Enteric CH4 emission contributed 45.6% of total farm GHG emission without ΔSC. Cluster 2 resulted in the greatest enteric CH4 (kg of CO2 eq./t of ECM) emission, followed by clusters 4, 1, and 3. Average enteric CH4 emission was 593, 592, and 591 kg of CO2 eq./t of ECM with the AC, BL, and HC scenarios, respectively. Increasing the SB proportion in concentrate resulted in a limited reduction in the enteric CH4 emission per kilogram of ECM due to its higher fat content. Ranking among clusters remained the same under all 3 concentrate scenarios.

      Methane and N2O Emission from Manure Management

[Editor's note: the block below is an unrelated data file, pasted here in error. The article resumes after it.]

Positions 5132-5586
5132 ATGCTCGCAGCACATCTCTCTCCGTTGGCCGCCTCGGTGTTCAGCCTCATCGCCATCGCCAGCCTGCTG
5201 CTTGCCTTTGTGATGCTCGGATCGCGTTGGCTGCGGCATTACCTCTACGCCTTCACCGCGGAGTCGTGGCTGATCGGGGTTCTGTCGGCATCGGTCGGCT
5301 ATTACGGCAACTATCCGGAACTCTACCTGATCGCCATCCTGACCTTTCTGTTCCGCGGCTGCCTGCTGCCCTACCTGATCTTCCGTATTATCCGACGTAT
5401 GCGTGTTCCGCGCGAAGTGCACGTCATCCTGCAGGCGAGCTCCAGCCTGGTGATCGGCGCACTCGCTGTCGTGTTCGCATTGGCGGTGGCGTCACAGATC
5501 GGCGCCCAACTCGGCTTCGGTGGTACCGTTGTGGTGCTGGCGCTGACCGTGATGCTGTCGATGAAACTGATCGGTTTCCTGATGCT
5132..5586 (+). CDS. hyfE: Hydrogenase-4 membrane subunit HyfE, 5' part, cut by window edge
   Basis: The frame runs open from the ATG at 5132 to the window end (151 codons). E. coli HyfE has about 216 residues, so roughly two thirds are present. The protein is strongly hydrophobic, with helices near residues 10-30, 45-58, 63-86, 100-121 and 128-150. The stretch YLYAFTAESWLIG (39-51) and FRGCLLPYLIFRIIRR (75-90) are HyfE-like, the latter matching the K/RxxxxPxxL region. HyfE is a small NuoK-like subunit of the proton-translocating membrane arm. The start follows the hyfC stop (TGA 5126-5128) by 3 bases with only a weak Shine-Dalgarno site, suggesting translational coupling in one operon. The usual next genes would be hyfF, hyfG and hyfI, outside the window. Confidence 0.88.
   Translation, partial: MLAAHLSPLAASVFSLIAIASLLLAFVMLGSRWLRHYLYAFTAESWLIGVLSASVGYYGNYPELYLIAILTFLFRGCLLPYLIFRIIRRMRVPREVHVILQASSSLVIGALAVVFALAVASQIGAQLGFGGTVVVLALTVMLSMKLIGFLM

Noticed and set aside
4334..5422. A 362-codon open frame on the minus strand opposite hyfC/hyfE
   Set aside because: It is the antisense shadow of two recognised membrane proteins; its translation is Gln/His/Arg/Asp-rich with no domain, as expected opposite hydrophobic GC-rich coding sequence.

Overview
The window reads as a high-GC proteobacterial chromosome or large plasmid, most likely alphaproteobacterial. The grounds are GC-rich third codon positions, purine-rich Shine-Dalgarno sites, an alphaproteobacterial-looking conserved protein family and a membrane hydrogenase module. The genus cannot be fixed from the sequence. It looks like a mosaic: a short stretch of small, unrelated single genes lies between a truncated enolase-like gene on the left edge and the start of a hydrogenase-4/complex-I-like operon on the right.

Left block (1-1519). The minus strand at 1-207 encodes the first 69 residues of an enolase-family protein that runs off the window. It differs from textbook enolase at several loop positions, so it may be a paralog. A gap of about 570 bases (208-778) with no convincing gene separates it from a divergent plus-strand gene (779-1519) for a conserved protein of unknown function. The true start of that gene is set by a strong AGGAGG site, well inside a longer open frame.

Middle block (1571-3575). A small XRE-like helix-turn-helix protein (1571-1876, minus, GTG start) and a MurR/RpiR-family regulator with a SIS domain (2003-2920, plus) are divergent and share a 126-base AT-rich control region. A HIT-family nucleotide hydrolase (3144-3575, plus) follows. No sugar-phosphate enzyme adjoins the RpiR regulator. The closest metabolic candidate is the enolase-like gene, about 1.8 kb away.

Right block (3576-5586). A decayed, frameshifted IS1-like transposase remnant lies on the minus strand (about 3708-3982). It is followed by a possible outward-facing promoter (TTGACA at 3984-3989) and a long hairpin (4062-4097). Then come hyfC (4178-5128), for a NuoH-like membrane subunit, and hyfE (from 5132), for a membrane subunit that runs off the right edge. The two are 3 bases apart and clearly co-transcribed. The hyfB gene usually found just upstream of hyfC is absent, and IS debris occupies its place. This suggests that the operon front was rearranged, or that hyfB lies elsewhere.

Emissions (both N2O and CH4) from manure management contributed 26.3% to the farm total GHG emission without ΔSC. Emission of both GHG occurred during manure management processes. Nitrous oxide was primarily emitted as a result of direct manure deposition on the pasture and after manure applied on cropland, whereas CH4 emission associated with manure storage was much greater than deposited manure on pasture and manure land application (Table 6). Higher SB proportions in concentrate increased the dietary CP (Table 3) content and led to greater N content in manure, which eventually increased N2O emission during manure management. Higher SB proportion in concentrate also increased manure volatile solid content by increasing dietary GE content, which led to higher CH4 emissions during manure management.